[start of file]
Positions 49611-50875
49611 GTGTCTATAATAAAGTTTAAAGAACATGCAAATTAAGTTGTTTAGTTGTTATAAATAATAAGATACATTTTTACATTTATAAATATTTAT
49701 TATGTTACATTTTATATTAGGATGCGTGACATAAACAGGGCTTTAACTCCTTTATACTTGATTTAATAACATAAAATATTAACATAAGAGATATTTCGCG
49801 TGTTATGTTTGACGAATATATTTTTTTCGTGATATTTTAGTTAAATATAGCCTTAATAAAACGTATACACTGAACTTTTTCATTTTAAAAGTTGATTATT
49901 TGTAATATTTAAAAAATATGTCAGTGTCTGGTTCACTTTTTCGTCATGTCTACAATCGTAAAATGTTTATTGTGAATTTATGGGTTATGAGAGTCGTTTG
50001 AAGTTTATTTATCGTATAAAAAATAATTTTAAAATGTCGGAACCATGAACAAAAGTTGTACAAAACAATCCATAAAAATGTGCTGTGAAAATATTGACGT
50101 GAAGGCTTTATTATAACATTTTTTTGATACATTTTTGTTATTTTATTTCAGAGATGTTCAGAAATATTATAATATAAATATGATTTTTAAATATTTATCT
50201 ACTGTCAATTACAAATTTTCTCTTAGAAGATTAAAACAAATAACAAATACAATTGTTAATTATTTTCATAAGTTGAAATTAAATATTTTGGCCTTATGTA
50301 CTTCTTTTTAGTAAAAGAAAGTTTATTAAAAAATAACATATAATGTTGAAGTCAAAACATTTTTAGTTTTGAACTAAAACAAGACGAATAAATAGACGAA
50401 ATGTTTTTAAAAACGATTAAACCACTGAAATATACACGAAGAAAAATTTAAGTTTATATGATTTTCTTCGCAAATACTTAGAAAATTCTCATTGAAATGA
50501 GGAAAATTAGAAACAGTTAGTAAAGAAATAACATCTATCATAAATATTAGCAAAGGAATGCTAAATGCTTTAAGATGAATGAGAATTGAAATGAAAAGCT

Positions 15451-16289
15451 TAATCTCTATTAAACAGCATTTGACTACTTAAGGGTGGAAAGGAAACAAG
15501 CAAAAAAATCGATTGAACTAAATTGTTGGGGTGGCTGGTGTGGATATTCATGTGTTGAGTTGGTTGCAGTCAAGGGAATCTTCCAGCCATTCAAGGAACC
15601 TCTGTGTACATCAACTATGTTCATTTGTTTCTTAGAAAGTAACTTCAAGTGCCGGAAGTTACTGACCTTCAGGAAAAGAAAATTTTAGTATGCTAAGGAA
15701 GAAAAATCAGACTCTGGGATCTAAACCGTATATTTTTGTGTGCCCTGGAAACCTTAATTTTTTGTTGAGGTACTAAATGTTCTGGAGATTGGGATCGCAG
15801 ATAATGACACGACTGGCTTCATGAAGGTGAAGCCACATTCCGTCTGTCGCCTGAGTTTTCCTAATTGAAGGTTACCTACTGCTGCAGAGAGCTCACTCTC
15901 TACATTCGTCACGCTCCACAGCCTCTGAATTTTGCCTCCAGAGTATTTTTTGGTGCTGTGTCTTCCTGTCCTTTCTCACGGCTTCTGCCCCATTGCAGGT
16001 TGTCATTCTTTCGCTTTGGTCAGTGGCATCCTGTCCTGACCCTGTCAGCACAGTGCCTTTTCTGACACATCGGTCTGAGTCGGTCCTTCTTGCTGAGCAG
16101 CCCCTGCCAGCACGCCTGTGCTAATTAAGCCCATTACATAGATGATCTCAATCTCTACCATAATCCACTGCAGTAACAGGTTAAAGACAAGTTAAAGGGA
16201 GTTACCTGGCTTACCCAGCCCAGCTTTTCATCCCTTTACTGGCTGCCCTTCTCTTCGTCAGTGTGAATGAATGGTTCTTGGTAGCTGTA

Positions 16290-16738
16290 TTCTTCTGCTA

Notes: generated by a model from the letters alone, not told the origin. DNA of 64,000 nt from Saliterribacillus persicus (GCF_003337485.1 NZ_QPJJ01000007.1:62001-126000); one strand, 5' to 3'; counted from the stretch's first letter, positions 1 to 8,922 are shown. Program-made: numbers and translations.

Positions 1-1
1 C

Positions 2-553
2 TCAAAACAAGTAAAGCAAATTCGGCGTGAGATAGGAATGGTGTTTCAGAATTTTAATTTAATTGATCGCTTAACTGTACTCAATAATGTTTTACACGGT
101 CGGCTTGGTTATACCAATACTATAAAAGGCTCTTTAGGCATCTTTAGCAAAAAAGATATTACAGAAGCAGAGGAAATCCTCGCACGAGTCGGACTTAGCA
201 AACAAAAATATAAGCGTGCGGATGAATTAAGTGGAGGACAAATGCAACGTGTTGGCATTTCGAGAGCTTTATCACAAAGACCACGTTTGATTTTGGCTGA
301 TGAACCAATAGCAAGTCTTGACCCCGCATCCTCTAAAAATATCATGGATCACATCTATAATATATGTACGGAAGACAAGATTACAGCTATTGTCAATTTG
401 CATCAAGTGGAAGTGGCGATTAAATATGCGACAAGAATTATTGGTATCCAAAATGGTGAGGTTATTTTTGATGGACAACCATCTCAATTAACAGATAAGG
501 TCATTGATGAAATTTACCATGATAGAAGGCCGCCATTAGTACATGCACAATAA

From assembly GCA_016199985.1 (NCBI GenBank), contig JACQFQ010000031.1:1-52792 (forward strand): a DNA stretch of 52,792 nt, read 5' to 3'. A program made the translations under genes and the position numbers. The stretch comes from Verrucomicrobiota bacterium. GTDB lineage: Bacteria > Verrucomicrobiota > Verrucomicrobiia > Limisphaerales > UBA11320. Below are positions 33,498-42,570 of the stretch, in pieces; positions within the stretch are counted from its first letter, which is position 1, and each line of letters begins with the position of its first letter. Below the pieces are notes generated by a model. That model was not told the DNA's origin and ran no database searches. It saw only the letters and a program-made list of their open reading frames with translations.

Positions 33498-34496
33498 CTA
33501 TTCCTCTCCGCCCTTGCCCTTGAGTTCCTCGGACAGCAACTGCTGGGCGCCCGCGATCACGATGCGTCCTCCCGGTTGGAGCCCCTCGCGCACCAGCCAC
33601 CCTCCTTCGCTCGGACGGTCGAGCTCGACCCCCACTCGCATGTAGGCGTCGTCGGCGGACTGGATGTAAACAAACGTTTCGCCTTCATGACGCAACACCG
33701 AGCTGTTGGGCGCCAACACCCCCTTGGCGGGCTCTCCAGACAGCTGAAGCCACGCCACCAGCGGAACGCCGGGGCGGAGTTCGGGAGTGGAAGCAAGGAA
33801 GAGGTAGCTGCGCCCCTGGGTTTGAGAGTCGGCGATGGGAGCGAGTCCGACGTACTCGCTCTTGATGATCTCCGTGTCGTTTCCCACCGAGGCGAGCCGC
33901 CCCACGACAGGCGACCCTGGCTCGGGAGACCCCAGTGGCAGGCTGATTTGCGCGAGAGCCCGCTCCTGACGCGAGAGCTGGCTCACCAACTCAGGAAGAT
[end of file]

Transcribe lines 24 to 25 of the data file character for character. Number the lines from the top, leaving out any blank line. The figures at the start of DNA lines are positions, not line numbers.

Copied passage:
Notes: generated by a model from the letters alone, not told the origin. DNA of 64,000 nt from Saliterribacillus persicus (GCF_003337485.1 NZ_QPJJ01000007.1:62001-126000); one strand, 5' to 3'; counted from the stretch's first letter, positions 1 to 8,922 are shown. Program-made: numbers and translations.

Positions 1-1